Insiders View A First Visit To St. Barts
For those visiting this site who are contemplating going to St. Barths (also referred to as St. Barths, St. Barth or St. Barthélemy),
located in the French West Indies, for the first time or for regular St. Barths visitors who cannot read too much about this little
Caribbean island, we have included a somewhat impressionistic and admittedly highly personal description of St. Barths as we have experienced it.
If you are planning your first trip, we recommend that you also read through the posts on our St barts discussion forums
-- not only for the helpful
tips and insights you will find there but also to appreciate the kind of passion St. Barths inspires which is unique in our experience.
Why this outpouring of affection for and devotion to St. Barths?
To us, it arises from the happy balance of all of the ingredients necessary for a perfect Caribbean vacation (or life for that matter!) that the island
possesses. The people are sophisticated yet very friendly and down-to-earth. The shops and hotels run the gamut from simple to world class, but the
cleanliness and quality of service are uniformly excellent.The food, whether consumed in restaurants of all price levels or purchased from numerous
shops scattered throughout the island, is the equivalent of and frequently far superior to the very best food available in the best restaurants in
the largest cites in the United States.The climate is ideal with daily air temperatures varying only between 82 and 85 degrees throughout the
year (evenings are in the 70's), and water temperatures ranging from 79 to 82 degrees.
The physical appearance of St. Barths is breathtaking, comprised of a number of volcanic peaks which guaranty fabulous vistas both day and
night and ringed by Caribbean waters of an almost unbelievable azure and a dazzling variety of beaches (sand, shell and stone) which are almost all undeveloped.
Of course, the most gorgeous mountains and Caribbean beaches and the best restaurants in the world would mean nothing were it not for the residents
of St. Barths who are unfailingly polite and pleasant to be around. To quote Julia Robert's description of George Clooney, they are “charm
monsters” not only because of their very good looks but also because they embody both the very best of French culture together with the mellow,
laid back style of “the Little Latitudes.” Most of the people we have met on St. Barths have moved to the Caribbean from someplace else
and are there not only because of the beauty of the place but also because they want to live by a different
set of rules. It is no easy task to provide service and meals at the most exacting standards while at the same time not taking oneself or life too
seriously, but the people of St. Barths manage this feat. If only we Americans could learn how to follow their example.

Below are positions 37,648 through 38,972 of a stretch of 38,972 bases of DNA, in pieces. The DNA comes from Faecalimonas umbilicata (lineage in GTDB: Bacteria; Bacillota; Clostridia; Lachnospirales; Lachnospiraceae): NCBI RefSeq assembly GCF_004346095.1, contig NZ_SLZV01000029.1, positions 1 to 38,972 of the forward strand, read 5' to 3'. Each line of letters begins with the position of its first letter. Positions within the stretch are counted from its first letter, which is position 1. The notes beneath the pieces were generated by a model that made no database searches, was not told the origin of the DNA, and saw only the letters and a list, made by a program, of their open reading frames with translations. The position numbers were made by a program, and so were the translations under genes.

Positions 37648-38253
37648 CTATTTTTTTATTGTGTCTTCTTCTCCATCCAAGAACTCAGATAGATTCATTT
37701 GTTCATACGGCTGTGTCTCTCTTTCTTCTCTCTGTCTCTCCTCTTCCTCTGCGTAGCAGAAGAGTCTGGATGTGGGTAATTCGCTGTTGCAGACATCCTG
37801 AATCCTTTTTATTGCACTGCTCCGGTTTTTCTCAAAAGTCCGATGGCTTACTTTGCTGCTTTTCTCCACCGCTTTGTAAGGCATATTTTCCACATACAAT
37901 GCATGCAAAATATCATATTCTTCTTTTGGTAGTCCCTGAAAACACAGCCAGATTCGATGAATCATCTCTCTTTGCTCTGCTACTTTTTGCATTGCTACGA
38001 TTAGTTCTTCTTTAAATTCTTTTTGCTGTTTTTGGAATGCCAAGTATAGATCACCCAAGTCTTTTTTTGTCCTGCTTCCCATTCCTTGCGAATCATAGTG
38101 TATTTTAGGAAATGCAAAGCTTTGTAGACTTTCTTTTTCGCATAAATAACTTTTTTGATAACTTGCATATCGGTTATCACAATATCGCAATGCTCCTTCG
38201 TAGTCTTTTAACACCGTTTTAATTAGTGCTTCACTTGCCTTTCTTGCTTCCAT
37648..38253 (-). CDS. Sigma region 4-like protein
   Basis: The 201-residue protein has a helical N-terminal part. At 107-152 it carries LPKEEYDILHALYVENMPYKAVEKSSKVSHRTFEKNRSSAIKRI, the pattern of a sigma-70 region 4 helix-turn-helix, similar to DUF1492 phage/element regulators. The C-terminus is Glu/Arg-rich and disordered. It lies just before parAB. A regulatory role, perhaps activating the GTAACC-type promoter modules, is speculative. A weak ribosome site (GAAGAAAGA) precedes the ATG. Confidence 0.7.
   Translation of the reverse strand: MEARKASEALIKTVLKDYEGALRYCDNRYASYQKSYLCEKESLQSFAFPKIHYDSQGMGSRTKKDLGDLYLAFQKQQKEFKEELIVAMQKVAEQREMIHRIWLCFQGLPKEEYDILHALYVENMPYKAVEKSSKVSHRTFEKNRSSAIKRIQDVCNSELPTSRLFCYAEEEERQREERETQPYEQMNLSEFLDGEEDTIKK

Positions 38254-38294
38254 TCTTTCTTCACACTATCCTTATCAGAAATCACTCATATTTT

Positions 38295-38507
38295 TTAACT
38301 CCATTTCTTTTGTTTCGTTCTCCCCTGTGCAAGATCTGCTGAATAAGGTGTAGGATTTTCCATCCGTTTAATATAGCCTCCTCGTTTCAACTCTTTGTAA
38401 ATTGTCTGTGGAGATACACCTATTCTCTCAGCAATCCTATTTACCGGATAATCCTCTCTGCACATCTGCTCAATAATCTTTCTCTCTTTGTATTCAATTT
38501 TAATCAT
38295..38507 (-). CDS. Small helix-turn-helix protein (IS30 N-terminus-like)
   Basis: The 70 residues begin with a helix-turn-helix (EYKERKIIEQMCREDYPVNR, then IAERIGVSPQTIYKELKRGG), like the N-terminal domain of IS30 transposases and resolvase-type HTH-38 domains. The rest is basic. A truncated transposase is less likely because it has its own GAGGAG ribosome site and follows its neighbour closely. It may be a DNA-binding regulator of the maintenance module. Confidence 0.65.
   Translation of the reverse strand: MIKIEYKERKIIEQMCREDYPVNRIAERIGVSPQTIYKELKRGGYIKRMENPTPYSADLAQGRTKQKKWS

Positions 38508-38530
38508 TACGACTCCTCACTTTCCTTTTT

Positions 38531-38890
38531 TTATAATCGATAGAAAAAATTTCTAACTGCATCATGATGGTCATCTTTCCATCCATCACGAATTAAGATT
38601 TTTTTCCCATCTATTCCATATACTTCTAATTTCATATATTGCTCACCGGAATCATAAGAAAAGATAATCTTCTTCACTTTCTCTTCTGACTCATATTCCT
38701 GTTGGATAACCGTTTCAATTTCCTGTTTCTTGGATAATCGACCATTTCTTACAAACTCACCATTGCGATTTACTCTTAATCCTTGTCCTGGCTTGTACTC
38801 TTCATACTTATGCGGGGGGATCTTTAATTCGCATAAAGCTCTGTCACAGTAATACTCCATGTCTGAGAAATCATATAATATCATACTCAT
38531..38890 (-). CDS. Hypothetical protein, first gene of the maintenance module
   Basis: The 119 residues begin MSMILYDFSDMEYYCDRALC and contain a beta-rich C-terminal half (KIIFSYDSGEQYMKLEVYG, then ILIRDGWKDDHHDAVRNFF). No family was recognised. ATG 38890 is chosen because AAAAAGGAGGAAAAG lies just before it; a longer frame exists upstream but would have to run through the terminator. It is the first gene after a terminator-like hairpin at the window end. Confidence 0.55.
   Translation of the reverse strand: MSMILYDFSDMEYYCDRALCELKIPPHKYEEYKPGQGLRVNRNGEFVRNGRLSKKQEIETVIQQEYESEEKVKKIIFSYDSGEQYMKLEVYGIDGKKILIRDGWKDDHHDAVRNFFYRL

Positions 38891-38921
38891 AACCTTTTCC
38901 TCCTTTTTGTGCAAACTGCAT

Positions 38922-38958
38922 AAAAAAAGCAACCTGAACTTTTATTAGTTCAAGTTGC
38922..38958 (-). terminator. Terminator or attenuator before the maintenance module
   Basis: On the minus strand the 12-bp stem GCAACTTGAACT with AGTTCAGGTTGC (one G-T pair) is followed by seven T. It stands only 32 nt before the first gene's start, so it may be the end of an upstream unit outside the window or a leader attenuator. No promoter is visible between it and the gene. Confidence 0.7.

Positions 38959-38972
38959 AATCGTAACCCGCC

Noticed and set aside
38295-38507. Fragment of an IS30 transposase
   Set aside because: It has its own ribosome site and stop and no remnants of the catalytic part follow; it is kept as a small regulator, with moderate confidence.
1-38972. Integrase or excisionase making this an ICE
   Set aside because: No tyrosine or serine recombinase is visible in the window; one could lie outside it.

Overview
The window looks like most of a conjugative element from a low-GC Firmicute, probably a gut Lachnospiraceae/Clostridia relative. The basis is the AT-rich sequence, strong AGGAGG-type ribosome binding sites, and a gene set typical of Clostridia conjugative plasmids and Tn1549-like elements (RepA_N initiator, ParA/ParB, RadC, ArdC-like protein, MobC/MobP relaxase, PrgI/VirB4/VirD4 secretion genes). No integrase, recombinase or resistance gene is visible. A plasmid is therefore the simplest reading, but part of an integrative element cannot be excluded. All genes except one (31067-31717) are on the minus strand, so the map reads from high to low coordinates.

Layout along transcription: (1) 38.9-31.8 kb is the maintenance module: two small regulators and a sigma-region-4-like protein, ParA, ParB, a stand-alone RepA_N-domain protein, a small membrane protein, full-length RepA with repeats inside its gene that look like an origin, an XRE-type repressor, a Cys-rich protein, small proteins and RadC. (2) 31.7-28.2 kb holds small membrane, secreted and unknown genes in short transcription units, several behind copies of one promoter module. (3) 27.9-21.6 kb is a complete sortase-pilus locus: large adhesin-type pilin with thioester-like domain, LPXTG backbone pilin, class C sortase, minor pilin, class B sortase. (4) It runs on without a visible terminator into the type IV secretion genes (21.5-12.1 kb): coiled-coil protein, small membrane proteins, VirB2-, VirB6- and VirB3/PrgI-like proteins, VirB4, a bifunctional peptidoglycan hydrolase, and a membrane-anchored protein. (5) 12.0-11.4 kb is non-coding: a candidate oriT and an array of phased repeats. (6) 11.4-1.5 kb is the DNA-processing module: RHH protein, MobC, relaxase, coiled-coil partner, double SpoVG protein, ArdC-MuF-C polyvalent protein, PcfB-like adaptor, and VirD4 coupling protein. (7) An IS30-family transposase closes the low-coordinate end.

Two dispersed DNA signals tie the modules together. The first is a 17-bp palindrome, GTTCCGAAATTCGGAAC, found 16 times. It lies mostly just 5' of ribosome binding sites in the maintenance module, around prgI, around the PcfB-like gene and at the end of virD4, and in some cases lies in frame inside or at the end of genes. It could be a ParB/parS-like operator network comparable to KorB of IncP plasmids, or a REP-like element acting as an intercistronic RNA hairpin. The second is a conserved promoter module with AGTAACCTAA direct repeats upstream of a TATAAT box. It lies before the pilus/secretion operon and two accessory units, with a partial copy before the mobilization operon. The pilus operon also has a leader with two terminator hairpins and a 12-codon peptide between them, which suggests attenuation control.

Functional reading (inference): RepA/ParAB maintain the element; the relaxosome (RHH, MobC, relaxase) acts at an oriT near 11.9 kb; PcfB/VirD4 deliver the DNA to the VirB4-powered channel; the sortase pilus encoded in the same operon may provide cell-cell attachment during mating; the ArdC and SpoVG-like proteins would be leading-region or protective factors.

A personal anecdote may help to explain what makes St. Barths people so special. On a trip to the island many Decembers ago, my wife had the
misfortune of breaking her collarbone in very rough surf at Saline Beach. (Depending upon the time of year, the waves at Saline are normally quite
manageable and at times even nonexistent but December is the tail end
of the Hurricane season and can produce some sporty conditions on the windward side of the island. Go to Lorient Beach any time of year if you
prefer calm waters). We somehow managed the long hike back to our jeep (my back had conveniently chosen this opportunity to go out of whack as
well) and returned to our hotel, Francois Plantation, not knowing what to do. We first called the U.S. thinking that we would have to immediately
make arrangements to fly home for treatment. Our doctors informed us that there was nothing complicated about dealing with broken collarbones and
recommended that we see a doctor on the island. The hotel couldn’t have been more helpful and called ahead to make arrangements in the emergency
room of the local hospital. When we arrived, we were taken immediately
into a spotless examination room where x-rays confirmed what we both already knew. The doctor carefully set my wife’ collarbone in a harness and sling of
some sort and politely asked if we would mind stopping by
the local pharmacy before we left the island to pick up a replacement harness as it was his last one. He wrote out a prescription for pain killers
and then presented us with our bill which we thought was for $300 (which we would gladly have paid) but turned out to be only for 300 francs. He
and his assistant were highly amused that we would ever think that an emergency room visit with x-rays could cost anywhere near $300.
When we returned to our hotel, dinner was waiting in our room. Before we left the island, the hotel gave us an excellent bottle of wine from
their cellar to compensate for the fact that we had to miss a sailing
trip which was part of the package for the week. Wherever we ate out from
that point forward, the waitstaff at various restaurants were extremely solicitous about my wife's condition giving her the best chair or
retrieving pillows to place behind her shoulders to make her feel comfortable. At Le Tamarin (the old Le Tamarin before the fashion shows arrived), one
of the waitresses brought a rotating magnet to our table after lunch and spun it all around my wife's shoulders to make the pain go away.
Thanks to such acts of compassion and hospitality (augmented no doubt by a bottle of wine at lunch and dinner and rhum punch at sunset to say
nothing of the superlative French drugs), our vacation was saved, and our love affair with St. Barths began.